After a year that saw most large-scale public events placed on hold, 2021’s Pride Month has ushered in a far more triumphant spirit by comparison. Parades, dance parties, and outdoor concerts are back in cities where coronavirus restrictions are primarily lifted. And, while Pride Month is devoted to celebrating identity and remembering the strides of past generations, it also becomes a sort of arms race for businesses to better understand the rapidly increasing consumer base that makes up the LGBTQ+ community.
CivicScience recently conducted a deep profile of LGBTQ+ Americans, with a wide-ranging focus on their preferences in key lifestyle and consumer habits. The community has risen in numbers so far this century, with 23% of those 13 and older not identifying as heterosexual. Given that Gen Z overlaps with a significant share of LGBTQ+ Americans, we can only expect these figures to rise in the coming years.
About This Data
CivicScience developed a method for comparing segments of the population among key attributes of consumer behavior. Within each index, the general population of Americans 13 and older is valued at 100 points and represented by a pink line. Each segment of the population is run through each index and ranked in relation to the 100-point baseline. Over-indexing will occur if a segment is more likely to exhibit an attribute than the Gen Pop (13+), therefore under-indexing will occur if a segment is less likely to exhibit an attribute.
Despite the broadly younger demographics, Facebook is the most likely social media platform to be used by anyone in the LGBTQ+ community. That said, there are some clear differences in favorability within the broader community. Transgender Americans are more likely to actively use Pinterest (36% — well exceeding the rate of any other identifier). Bisexual Americans are most likely to be active Instagram and Snapchat users — and they’re generally more likely to be influenced by social media, along with queer individuals. The broader LGBTQ+ community well outpaces the Gen Pop’s Twitter, Pinterest, and Snapchat use — and bisexual Americans are over three times more likely than the Gen Pop to use Snapchat.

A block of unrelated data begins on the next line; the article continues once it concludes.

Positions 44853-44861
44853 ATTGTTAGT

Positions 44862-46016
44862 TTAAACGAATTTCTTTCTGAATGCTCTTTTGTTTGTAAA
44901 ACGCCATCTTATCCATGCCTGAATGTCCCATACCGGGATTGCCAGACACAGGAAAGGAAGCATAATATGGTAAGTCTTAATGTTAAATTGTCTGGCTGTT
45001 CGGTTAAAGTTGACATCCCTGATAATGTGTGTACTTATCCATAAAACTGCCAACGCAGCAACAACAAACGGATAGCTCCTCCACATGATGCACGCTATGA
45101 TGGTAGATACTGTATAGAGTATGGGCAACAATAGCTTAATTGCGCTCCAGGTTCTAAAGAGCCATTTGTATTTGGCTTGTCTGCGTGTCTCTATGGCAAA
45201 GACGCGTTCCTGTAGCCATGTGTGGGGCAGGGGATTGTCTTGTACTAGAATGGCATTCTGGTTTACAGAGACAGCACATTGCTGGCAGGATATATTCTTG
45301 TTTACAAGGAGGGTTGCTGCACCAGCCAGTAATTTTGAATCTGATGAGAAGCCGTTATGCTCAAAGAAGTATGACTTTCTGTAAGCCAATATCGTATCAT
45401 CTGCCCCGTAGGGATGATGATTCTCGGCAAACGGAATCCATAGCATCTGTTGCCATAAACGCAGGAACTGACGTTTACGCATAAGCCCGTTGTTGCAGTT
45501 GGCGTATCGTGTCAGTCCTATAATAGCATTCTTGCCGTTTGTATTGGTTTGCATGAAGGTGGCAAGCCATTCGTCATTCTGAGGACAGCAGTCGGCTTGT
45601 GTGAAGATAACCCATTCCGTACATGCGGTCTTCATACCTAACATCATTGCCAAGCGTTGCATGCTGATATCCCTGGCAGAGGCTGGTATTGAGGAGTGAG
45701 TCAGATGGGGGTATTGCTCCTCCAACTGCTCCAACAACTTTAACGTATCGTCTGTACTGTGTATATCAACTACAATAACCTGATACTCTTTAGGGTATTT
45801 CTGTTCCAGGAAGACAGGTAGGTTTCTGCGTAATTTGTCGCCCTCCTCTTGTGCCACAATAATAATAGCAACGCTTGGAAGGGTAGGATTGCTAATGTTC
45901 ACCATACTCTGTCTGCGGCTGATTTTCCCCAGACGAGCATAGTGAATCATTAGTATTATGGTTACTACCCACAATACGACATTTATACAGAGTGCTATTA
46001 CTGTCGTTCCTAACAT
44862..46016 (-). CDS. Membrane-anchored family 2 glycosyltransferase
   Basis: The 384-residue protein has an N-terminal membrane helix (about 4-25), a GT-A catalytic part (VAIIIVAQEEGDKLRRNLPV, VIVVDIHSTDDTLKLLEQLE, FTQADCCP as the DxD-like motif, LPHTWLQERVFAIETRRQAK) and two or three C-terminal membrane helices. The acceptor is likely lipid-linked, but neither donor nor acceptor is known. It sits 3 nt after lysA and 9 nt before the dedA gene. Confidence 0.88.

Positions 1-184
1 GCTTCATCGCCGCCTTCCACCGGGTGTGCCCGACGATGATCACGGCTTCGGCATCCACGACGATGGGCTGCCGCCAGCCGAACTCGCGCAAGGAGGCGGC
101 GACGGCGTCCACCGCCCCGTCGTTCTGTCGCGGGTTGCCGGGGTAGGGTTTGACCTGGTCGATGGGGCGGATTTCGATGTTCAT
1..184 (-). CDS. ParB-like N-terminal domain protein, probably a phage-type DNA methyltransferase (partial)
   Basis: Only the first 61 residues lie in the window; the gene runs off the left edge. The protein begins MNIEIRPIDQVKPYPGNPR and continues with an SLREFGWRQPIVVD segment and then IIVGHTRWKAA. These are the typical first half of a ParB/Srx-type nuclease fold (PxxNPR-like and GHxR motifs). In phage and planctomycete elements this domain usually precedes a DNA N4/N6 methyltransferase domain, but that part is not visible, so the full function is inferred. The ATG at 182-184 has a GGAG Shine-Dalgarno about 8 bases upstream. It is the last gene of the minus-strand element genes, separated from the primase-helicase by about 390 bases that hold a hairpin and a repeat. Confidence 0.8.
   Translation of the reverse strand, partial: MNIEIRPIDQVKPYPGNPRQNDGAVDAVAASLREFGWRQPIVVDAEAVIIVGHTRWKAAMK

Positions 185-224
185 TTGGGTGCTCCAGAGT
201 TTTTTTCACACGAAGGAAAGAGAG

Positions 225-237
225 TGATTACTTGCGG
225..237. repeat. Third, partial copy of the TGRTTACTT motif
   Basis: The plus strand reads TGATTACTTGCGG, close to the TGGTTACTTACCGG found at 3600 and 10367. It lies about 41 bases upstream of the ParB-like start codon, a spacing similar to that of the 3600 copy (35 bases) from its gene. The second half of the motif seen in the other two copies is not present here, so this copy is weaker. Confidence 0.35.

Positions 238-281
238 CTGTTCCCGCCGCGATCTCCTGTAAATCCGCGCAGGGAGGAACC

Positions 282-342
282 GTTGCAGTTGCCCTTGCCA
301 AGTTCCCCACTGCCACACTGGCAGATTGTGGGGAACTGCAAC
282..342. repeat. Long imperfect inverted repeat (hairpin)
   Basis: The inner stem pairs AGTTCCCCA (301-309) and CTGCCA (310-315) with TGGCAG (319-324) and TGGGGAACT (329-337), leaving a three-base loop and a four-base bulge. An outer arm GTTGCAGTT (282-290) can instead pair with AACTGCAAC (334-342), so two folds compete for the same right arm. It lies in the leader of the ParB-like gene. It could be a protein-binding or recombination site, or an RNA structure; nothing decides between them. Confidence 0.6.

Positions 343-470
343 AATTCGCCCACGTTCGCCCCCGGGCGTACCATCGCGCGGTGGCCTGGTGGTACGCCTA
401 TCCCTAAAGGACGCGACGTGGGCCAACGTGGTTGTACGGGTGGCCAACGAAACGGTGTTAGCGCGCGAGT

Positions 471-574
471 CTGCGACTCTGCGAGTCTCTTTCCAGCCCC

Just over one-third of transgender individuals (34%) consider themselves to be price-sensitive, which slightly outpaces the rest of the LGBTQ+ community, and they’re the most price-sensitive when it comes to clothing and accessories (58%). Queer Americans aren’t far behind in the same category (56%), and the LGBTQ+ community outpaces the Gen Pop in every subfield of price sensitivity — except, curiously, for overall price consciousness.
Health and Wellness
Gay and lesbian Americans are most likely to say they have good overall health (82%) — a figure which not only outpaces all other subfields of the LGBTQ+ community, but also the Gen Pop (13+). Bisexual Americans, however, are simultaneously the most likely to value health and fitness (45%) and among the least likely to follow health and fitness trends (40%). An overwhelming majority of non-binary individuals — 85% — don’t smoke.
No community’s consumer practices and macro concerns are a monolith, and that’s never clearer than LGBTQ+ Americans’ different mindsets regarding climate change and sustainable food practices. Bisexual Americans are more than three times as likely (39%) as transgender individuals (12%) to rate themselves as “very concerned” about climate change. Transgender individuals are also least likely to buy environmentally-friendly products or claim to adjust their lifestyle to benefit the environment. Queer Americans are the least likely to purchase organic food.
Even in the wake of Carl Nassib becoming the first-ever openly gay active NFL player to great fanfare, sports remain an incredibly fraught space for members of the LGBTQ+ community. Despite numerous statewide efforts to ban transgender athletes from competing at the high school level, transgender Americans outpace the rest of the LGBTQ+ community and Gen Pop’s habits for regularly attending sporting events (25% compared to just 9% of the Gen Pop).
As Pride Month comes to a close, so will much of popular and corporate culture’s acute focus on the LGBTQ+ community for the next 11 months. But the ever-rising segment of America will continue to live and adapt throughout the world — perhaps subverting all consumer expectations along the way. If you’re interested in deeper insights related to this report, please be in touch.